Rocky Mount NC: Where Rocketship Meets Carpe Diem

Rocky Mount Prep

A year ago Doug Haynes made a recommendation to the board of Rocky Mount Prep to adopt a blended learning plan modeled after the Rocketship elementary model and the Carpe Diem high school. The board asked him to become CEO and implement the plan…over the summer.
The 1,200 student K-12 public charter school, opened in 1997, is located 45 minutes east of Raleigh North Carolina. Haynes, a social entrepreneur with an education business background, was a founding board member and came back a year ago to help the school recapture its’ original mission of delivering high achievement at a lower cost using best practices in education and business.
Doug and his team gave me a tour last week. They looked at all the new models out there and visited a lot of schools.  They decided on desktop lab models powered by 20 inch Lenovo (the US headquarters is nearby) all in one units.
A computer lab was added to the library and the walls were torn down in classrooms to create two big labs and one smaller learning lab. The beautiful, well-maintained campus would make any community proud.
The 600 student elementary and the 300-plus middle school use a rotating ABCD schedule where students spend about an hour of the 8am to 4pm day in the learning lab daily. Like Rocketship, staffing is departmental with math and English specialists. Middle school students take social studies, supplemental reading and math online one period a day and will get more blended learning next year.
Math Dean Angela Langley said “We are seeing great results with Dreambox,” an adaptive math program, “And we plan to add ST Math next year.” They use NWEA’s MAP adaptive assessment to pinpoint needs and Reflexmath to boost fluency. Online speech therapy is provided by PresenceLearning.
Transitioning to a blended elementary model was relatively smooth and they are already seeing strong academic gains. However, transitioning the 250 student high school to a rotation blend has been more of a challenge.  For high schoolers used to a traditional schedule, spending half the day working online in Edgenuity (formerly e2020) has been an adjustment.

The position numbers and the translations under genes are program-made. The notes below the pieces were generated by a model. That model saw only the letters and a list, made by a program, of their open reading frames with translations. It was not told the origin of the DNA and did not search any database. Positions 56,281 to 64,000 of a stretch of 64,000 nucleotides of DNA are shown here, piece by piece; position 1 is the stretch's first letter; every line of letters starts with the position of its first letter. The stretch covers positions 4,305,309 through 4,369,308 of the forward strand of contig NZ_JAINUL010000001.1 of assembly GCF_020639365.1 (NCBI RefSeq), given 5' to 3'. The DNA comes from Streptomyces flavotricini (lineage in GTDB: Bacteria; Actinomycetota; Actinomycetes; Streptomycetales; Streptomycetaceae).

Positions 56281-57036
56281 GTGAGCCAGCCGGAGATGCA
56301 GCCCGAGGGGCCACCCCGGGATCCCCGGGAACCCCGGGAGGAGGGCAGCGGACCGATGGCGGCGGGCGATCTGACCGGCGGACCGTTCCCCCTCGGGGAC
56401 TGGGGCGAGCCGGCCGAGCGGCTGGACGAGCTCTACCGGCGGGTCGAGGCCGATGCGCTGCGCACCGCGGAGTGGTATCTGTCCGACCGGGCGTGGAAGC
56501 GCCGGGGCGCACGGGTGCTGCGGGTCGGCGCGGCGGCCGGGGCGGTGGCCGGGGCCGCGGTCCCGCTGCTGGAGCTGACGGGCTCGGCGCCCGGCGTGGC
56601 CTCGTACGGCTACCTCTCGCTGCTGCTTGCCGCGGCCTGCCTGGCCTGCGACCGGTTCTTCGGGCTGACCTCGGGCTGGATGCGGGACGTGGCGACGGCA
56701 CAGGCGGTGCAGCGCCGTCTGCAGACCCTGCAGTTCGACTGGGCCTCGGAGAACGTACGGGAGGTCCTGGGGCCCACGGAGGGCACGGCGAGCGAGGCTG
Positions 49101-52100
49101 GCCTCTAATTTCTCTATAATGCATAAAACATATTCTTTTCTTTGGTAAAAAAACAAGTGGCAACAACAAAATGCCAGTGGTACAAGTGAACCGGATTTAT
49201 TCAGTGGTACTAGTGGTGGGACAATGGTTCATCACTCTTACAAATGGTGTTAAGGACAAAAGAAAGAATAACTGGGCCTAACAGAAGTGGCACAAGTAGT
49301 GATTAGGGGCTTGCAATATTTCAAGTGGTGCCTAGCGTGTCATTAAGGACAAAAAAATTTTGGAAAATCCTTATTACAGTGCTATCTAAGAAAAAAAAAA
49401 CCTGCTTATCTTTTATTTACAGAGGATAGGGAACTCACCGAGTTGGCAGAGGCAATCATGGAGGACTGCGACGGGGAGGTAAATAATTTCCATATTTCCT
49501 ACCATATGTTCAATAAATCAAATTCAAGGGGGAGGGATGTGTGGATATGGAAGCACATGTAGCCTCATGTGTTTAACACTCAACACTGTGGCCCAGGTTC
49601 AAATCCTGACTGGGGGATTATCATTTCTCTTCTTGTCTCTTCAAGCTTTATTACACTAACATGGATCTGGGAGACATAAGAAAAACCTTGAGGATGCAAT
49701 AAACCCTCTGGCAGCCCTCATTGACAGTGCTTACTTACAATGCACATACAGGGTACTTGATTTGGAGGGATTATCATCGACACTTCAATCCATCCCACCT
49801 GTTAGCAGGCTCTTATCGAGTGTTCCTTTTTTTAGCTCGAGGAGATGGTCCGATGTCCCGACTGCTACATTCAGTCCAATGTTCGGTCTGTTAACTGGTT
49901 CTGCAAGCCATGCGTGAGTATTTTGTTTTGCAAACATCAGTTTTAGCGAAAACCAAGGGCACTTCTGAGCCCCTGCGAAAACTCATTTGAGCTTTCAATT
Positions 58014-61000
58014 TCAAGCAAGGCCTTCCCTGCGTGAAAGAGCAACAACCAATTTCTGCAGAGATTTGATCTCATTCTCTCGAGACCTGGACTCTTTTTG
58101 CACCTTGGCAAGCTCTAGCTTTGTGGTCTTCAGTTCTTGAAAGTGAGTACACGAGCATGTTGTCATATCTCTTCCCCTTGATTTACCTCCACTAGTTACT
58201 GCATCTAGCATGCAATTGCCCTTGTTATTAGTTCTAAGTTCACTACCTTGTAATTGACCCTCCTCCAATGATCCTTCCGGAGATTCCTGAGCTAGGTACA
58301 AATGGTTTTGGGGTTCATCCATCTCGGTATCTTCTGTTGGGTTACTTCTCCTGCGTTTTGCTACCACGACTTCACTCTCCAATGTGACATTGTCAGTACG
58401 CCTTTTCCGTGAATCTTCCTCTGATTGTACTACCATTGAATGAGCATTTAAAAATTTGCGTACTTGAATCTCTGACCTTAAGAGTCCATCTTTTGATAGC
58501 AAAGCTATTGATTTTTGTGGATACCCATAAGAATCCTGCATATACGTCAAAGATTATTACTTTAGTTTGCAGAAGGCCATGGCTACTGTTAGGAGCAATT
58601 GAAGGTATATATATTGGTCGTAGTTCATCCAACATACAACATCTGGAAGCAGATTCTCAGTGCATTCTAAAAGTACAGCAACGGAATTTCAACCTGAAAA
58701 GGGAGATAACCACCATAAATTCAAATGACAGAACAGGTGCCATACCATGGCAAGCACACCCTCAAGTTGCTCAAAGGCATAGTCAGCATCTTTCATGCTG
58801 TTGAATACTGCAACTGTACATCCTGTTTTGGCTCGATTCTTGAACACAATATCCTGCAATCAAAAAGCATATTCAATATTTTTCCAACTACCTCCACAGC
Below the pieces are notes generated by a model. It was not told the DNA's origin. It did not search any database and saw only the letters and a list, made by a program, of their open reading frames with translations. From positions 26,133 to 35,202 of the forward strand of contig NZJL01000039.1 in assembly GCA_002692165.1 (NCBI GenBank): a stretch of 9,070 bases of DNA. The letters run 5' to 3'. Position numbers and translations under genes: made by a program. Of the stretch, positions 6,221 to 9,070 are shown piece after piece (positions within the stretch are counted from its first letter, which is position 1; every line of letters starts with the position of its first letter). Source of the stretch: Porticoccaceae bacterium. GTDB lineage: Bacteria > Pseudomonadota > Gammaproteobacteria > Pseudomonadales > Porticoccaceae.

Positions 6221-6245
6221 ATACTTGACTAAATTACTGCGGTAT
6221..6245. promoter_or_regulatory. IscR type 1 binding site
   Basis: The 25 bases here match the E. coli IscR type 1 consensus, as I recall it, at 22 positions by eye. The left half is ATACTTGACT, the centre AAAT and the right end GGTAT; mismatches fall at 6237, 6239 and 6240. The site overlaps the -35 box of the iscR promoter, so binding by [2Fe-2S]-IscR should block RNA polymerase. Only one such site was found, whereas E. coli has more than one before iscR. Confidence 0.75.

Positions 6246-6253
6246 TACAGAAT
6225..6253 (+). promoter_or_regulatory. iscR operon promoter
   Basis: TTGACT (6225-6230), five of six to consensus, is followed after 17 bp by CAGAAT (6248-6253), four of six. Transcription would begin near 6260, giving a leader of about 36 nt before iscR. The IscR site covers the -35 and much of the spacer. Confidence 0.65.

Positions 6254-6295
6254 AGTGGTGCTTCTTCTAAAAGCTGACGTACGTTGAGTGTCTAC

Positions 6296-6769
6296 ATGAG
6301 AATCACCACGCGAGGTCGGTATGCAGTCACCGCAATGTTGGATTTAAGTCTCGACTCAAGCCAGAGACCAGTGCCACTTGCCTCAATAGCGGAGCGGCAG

The Carpe Diem instructional model was also a big challenge for secondary teachers–it requires teachers to provide targeted support to prepare students for online success and to extend and enrich the online experience.  Haynes said, “We continue to adjust and must provide better support for teachers and students.”  They use NC VIrtual courses for specialty and AP courses.
Haynes and the board decided to make the facilities changes and take the plunge all at once rather than phasing in the changes over several years.  They made changes in about 30 of 100 staff positions before the beginning of the year.
“We are adding a career focus to college prep next year so students get real-world skills while being able to earn college credit,” said Haynes.  The school is next door to NC Wesleyan College and students have access to Nash Community College, where they can be transported for courses or take them online.
The current challenge for the high-poverty school is that many entering students are several years behind.  They use tutors, TenMarks, and are considering a Mastery-style academic bootcamp.  Rocky Mount uses Illuminate for assessment and data management and Faronics Insight for desktop management.
Rocky Mount is a blend in progress but definitely a school worth visiting. What Doug and team accomplished in a year is remarkable but it is a reminder that the toolset is still rough and the transition is complicated.  The early results are very promising.
Disclousures: Dreambox and MIND Research Institute are Getting Smart Advocacy Partners. 

Tom Vander Ark

Tom Vander Ark is the CEO of Getting Smart. He has written or co-authored more than 50 books and papers including Getting Smart, Smart Cities, Smart Parents, Better Together, The Power of Place and Difference Making. He served as a public school superintendent and the first Executive Director of Education for the Bill & Melinda Gates Foundation.

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Anuradha Sinha

This is really inspirational. I have just completed reading your book - Getting Smart. I am an educationist for the last 20 years. This concept of blended learning has been haunting me for the last 3- 4 years. I could not really give it a name, nor could I clearly understand how this can be implemented. Reading your book and articles like this one has really got me very interested.
I live in India and wonder if the program's like Dream Box and the others would be as effective for Indian students. I would love to know more about this and bring this concept for our Indian students too.

Janet Brown

I have two sons at RMP's high school, despite my personal reservations as a parent and educator. It is where my sons want to attend school. However, I can definitely see an improvement over the first year of implementation of blending learning. More teachers have been hired, and students get more time with teachers. So far this year, students now send 45 minutes with a teacher and 45 minutes in front of a computer for each subject. This has raised my comfort level considerably, unlike the first year. The first year, most of the staff were either fired (including all of the history teachers) or they quit because of dissatisfaction with the new system. Back then, students spent most of their days in front of a computer and only saw a teacher every couple of days. As a result, parents were told that there would be a 30% drop in state scores. Thankfully, I never worry about my sons passing state assessments, because I always give them the additional help they need. I am blessed because they always pass!

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